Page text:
The Rich Man

The Rich ManText: Luke 12:16-21

Jesus often used parables in His teaching – using an everyday illustration to describe a spiritual truth. In this parable, Jesus described a rich man blessed with an abundant harvest. He made plans for how to deal with this prosperity, yet his life was cut short. As we study this, we are going to attempt to identify the MAIN point. Once we do that, we will see how we can apply this in our lives.

Context

  • This parable was given in response to a request from one in the crowd (Luke 12:13-15) – someone wanted Jesus to tell his brother to divide the family inheritance with him; Jesus refused to get involved
  • Instead of fulfilling this request, He gave two warnings – first, He warned about the danger of greed; second, He warned about judging our lives by our possessions

Basic Point

  • In the parable, Jesus described a rich land owner who had an abundant harvest (Luke 12:16) – he needed to do something (Luke 12:17), so he decided to tear down his barns and build larger ones to store all of his grain and goods (Luke 12:18)
  • However, something happened that this man did not plan for – his soul was required of him (Luke 12:19-20); he thought he had more time, but he did not; he neglected his soul for earthly pursuits (Luke 12:21)
  • The main point of the parable is that our soul is more valuable than any earthly treasure

Examination

  • First of all, we need to have a proper understanding about his prosperity (Luke 12:16) – this was not a curse, but a blessing (cf. Ecclesiastes 5:19); God “richly supplies” (1 Timothy 6:17); he was blessed by God, but this did not motivate him to serve God
  • Also, his plan was not wrong in itself – remember the warnings that Jesus gave to introduce the parable; it would have been wrong if he was motivated by greed, but that’s not always the case; it would have been wrong if he thought of himself as better than others because of his prosperity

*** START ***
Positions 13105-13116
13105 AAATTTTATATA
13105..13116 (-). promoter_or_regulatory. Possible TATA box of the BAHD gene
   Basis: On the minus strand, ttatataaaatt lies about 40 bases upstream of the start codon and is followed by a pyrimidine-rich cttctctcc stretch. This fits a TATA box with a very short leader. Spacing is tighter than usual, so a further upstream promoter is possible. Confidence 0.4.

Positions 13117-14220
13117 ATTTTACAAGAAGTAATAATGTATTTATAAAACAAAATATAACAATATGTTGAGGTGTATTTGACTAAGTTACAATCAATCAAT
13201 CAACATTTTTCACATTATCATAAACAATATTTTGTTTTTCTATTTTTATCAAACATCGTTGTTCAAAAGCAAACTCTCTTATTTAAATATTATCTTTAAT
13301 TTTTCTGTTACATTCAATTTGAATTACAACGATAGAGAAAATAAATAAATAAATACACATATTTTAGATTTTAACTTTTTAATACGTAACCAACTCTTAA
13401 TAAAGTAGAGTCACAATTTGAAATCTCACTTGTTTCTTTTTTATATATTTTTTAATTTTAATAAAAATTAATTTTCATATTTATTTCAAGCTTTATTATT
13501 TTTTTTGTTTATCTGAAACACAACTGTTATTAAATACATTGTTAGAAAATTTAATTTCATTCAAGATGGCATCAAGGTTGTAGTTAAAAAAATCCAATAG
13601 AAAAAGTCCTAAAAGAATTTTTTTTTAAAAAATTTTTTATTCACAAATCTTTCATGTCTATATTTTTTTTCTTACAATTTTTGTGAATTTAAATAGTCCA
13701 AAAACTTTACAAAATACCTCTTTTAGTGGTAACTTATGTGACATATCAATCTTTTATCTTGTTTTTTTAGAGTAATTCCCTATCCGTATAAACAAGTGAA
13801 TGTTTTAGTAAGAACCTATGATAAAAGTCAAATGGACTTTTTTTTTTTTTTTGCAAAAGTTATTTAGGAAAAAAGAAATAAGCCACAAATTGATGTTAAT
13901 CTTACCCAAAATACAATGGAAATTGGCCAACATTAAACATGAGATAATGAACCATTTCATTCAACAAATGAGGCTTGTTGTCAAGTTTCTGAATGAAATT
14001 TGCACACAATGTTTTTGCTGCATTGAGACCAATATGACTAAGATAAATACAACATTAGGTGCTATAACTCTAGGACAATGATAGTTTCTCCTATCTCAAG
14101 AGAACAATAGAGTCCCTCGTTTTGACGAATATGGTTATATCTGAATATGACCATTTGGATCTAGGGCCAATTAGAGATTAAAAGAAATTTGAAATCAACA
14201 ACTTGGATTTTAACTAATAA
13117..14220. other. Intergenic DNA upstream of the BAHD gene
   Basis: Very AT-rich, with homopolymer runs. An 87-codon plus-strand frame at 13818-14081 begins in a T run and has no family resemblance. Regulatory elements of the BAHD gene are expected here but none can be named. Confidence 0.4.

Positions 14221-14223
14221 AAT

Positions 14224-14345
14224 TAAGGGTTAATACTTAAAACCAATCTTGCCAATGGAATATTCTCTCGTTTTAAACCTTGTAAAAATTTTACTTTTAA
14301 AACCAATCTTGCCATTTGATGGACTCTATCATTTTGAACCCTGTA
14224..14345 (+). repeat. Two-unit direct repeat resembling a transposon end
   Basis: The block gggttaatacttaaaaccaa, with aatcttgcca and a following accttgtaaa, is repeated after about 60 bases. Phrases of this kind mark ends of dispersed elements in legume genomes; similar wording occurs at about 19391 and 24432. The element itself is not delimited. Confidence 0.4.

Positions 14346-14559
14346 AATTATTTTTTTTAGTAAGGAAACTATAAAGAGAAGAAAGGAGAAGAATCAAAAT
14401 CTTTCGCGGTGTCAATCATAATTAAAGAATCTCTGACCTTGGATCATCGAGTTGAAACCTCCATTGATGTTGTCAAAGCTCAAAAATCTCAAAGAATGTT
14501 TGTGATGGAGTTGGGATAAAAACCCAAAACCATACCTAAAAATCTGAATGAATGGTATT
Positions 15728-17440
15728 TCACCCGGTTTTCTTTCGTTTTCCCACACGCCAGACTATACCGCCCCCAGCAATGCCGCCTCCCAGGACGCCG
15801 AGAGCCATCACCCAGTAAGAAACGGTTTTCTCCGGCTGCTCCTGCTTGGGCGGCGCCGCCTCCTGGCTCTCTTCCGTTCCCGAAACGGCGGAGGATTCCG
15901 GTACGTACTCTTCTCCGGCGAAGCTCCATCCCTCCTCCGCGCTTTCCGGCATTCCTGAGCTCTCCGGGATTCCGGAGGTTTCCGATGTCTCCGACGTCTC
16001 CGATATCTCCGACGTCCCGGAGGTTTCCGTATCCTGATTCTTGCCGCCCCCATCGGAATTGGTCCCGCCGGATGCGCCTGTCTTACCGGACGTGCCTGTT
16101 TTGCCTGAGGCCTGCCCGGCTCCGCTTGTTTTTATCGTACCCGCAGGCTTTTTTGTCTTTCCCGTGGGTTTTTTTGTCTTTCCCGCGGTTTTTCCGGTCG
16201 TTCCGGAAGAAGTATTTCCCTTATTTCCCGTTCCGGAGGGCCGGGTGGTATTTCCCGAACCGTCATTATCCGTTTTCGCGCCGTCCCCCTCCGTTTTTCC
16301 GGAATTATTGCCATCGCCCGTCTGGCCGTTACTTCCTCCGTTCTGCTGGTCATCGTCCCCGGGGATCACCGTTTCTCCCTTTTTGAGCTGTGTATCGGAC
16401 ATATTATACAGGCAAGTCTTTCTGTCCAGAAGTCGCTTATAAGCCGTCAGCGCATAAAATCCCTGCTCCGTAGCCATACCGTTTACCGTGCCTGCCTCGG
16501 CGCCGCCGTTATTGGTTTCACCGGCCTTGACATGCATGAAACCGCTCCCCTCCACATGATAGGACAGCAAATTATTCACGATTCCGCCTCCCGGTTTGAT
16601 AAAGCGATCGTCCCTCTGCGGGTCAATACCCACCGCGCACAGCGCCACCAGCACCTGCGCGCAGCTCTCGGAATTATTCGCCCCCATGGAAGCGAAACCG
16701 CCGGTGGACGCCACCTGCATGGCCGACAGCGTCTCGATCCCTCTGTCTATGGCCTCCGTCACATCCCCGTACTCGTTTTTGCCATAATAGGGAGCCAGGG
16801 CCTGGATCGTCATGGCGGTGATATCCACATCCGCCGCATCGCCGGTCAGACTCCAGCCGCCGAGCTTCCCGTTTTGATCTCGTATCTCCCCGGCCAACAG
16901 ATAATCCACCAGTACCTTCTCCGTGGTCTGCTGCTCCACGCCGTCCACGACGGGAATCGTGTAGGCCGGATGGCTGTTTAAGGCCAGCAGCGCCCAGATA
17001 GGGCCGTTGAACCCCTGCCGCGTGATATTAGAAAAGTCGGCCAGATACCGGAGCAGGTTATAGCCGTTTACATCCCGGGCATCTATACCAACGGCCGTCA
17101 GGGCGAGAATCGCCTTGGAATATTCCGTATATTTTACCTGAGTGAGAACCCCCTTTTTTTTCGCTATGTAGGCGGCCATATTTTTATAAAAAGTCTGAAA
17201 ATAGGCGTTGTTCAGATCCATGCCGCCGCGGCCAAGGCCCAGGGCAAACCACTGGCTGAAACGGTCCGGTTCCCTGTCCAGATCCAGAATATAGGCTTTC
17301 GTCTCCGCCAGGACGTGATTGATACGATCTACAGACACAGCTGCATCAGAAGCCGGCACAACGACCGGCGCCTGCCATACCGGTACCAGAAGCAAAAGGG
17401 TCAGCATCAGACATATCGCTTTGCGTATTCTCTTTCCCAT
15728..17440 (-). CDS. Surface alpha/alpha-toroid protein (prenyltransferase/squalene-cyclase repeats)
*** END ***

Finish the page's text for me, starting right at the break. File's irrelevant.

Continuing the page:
• Jesus described a reality that many do not want to think about – death can come at any time; we are not invincible (Hebrews 9:27; James 4:14); at that point, whatever we gained in this life will be left to someone else (Ecclesiastes 2:18-19); despite his good fortune, planning, and industriousness, he was a fool because of his spiritual condition

Application

  • Do not be envious of what others have – this is the source of conflicts/quarrels (James 4:1-2); instead, learn contentment (Philippians 4:11-12); rejoice with those who rejoice (Romans 12:15)
  • Do not judge your worth by your possessions – we have each been made in God’s image (Genesis 1:26-27); Jesus shed His blood for each one of us (1 Peter 1:18-19); to God, we are inherently valuable
  • Material prosperity is not wrong in itself – the love of money is the root of evil (1 Timothy 6:10), not money itself; in fact, there is much good we can do with it (1 Timothy 5:8; 6:17-18; Ephesians 4:28; 1 Corinthians 16:1-2)
  • Do not neglect your soul for anything in this life – even if we gain the world, it is not worth it (Matthew 16:26)
  • Always be prepared to meet the Lord – our life is a vapor (James 4:14); the Lord will return as a thief (2 Peter 3:10); always be ready (Matthew 24:36, 42)

Conclusion

  • It is easy to become distracted by the things of this life – either by what we have or by what others have
  • Let us not be conceited or envious – instead, recognize the value of the soul and prepare for eternity

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